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Support #697

Install Pgpool2 on Debian

Added by Daniel Curtis almost 5 years ago. Updated over 3 years ago.

Status:
Closed
Priority:
Normal
Assignee:
Category:
Database Server
Target version:
Start date:
11/18/2015
Due date:
% Done:

60%

Estimated time:
2.00 h
Spent time:

Description

This is a guide for setting up pgpool2 to handle a pool of postgresql databases on Debian 8.

Prepare the Environment

  • Make sure the system is up to date:
    apt-get update && apt-get upgrade
    

Install Pgpool2

  • Install pgpool2:
    apt-get install postgresql postgresql-9.4-pgpool2 rsync ssh sudo pgpool2
    
  • Edit pg_hba.conf to enable database access via the local socket:
    nano /etc/postgresql/9.4/main/pg_hba.conf
    
    • Replace peer with trust
      local   all         all                               trust  
      
  • Edit the main postgresql config:
    nano /etc/postgresql/9.4/main/postgresql.conf
    
    • And change the listen_addresses parameter:
      listen_addresses = '*'
      
      max_wal_senders = 1
      wal_level = hot_standby
      archive_mode = on
      archive_command = 'test ! -f /var/lib/postgresql/9.4/main/archive_log/backup_in_progress || (test -f /var/lib/postgresql/9.4/main/archive_log/%f || cp %p /var/lib/postgresql/9.4/main/archive_log/%f)'
      
  • Install the archive_log command:
    install -o postgres -g postgres -m 700 -d /var/lib/postgresql/9.4/main/archive_log
    
  • Restart postgresql:
    systemctl restart postgresql
    
  • Log into the postgres database as the admin:
    su - postgres -c 'psql template1'
    
    • And create the pgpool_recovery extension:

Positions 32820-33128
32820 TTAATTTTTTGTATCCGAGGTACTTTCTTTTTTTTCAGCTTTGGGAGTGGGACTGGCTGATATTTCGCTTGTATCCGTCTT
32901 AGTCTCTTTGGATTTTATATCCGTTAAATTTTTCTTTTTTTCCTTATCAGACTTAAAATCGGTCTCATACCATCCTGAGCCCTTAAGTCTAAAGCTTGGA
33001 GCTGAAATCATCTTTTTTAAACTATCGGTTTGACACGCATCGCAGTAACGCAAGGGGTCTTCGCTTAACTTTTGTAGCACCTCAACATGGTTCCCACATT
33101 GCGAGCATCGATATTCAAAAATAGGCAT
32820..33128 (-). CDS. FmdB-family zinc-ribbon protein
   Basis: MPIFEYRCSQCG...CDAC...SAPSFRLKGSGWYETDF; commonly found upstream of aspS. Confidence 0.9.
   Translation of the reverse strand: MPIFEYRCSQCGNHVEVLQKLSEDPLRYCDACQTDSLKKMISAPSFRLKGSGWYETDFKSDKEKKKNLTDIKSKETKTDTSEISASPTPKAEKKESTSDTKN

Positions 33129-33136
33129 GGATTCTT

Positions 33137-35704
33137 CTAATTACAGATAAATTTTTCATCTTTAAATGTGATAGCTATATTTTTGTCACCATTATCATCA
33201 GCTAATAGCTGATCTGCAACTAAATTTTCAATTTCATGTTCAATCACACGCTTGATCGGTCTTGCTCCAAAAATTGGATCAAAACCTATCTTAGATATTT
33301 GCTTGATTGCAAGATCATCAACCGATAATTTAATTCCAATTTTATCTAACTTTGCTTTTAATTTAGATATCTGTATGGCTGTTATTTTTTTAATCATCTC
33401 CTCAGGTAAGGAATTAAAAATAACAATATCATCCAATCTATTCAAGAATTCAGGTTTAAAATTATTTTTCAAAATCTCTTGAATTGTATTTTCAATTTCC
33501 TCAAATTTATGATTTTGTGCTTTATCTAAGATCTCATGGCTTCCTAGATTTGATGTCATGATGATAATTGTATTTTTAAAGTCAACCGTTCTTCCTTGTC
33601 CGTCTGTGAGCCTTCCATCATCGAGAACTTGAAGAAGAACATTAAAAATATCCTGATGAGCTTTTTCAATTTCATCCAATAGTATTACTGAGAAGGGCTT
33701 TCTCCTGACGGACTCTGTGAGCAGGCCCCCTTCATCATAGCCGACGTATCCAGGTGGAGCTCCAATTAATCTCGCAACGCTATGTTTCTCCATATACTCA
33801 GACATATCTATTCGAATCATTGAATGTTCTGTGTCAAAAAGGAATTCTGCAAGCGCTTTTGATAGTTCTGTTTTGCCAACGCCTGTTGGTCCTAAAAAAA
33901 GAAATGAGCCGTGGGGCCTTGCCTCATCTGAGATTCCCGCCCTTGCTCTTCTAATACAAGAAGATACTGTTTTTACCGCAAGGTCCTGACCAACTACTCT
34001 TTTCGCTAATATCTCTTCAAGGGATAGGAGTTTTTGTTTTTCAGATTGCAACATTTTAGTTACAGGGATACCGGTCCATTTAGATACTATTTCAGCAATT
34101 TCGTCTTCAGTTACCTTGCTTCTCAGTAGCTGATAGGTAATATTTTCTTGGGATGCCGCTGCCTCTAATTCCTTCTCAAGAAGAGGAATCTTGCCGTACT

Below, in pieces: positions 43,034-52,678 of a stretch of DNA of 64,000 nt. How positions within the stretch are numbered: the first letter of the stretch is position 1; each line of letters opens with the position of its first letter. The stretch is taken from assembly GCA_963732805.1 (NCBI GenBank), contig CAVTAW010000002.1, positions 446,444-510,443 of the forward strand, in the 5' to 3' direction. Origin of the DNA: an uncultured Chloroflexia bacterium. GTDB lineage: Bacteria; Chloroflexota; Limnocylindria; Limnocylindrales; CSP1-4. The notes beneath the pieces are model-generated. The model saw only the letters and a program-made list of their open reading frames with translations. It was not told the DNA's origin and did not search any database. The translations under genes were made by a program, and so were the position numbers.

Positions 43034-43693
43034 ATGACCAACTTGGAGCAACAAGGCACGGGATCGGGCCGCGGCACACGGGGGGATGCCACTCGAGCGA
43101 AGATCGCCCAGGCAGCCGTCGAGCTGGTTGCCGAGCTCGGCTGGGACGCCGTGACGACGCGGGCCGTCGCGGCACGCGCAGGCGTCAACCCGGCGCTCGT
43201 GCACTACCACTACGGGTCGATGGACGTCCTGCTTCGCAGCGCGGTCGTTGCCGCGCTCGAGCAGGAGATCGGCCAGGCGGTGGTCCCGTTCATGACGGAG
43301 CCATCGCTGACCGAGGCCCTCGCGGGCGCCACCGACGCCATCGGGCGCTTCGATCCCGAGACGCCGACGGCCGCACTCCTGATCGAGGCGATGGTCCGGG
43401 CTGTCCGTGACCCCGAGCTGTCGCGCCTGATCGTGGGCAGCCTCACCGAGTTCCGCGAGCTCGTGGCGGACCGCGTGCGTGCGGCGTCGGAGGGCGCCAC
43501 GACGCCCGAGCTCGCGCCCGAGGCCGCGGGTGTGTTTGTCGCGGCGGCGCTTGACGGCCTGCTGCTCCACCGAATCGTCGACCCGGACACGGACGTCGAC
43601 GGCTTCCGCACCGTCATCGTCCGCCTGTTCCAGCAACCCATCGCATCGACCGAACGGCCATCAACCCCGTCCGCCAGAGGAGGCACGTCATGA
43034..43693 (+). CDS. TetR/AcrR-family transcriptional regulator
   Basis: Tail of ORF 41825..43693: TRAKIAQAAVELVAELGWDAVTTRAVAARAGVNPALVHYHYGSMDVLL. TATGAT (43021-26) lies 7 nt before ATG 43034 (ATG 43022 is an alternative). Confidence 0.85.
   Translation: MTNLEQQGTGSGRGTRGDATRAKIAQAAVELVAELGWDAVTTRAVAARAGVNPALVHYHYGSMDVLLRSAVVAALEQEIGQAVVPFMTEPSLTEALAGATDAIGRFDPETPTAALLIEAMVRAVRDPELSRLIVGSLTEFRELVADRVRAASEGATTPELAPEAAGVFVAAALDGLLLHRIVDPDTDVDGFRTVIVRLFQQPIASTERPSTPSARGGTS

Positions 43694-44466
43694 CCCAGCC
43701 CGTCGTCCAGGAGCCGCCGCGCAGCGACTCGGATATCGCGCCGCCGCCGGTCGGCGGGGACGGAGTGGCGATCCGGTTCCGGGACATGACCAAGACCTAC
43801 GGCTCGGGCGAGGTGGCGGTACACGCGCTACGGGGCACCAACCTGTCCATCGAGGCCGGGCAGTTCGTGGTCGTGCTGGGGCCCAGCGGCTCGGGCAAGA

CREATE EXTENSION "pgpool_recovery" 
      \q
      exit
      
  • Setup local passwordless login for the postgres user
    su - postgres
    ssh-keygen -f /var/lib/postgresql/.ssh/id_rsa -N ''
    cat .ssh/id_rsa.pub >> .ssh/authorized_keys
    exit
    
  • Setup access remote databases with pg_basebackup non-interactively by creating a password file:
    su - postgres
    echo '*:*:*:postgres:SuperSecretPassword' > .pgpass
    chmod 0600 .pgpass
    exit
    
  • Allow the postgres user to restart postgresql without a password:
    echo 'postgres ALL=(ALL:ALL) NOPASSWD:/bin/systemctl start postgresql.service' >> /etc/sudoers.d/pgpool-postgres
    echo 'postgres ALL=(ALL:ALL) NOPASSWD:/bin/systemctl stop postgresql.service' >> /etc/sudoers.d/pgpool-postgres
    
  • Edit pg_hba.conf to enable database access via the local socket:
    nano /etc/postgresql/9.4/main/pg_hba.conf
    
    • And add the postgres user replication access using md5 authentication:
      local   all             all                               trust  
      host    replication     postgres     .example.com         md5
      
  • After enabling password-based authentication, we need to set a password for the postgres user which we’ll use for making the base backup:
    su postgres -c psql
    echo "ALTER USER postgres WITH PASSWORD 'SuperSecretPassword';" 
    

Configure Pgpool2

  • Create a pgpool2 config from the installed examples:
    gunzip -c /usr/share/doc/pgpool2/examples/pgpool.conf.sample-replication.gz > /etc/pgpool2/pgpool.conf
    
  • Set a password for the pcp admin user:
    echo "postgres:$(pg_md5 SuperSecretPassword)" >> /etc/pgpool2/pcp.conf
    
  • In replication mode, when the client should authenticate towards the PostgreSQL database, configure pgpool2 to use password-based authentication:
    sed -i 's/trust$/md5/g' /etc/pgpool2/pool_hba.conf
    sed -i 's/\(enable_pool_hba =\) off/\1 on/g' /etc/pgpool2/pgpool.conf
    
  • Create all the usernames and passwords that will be used to connect to pgpool2: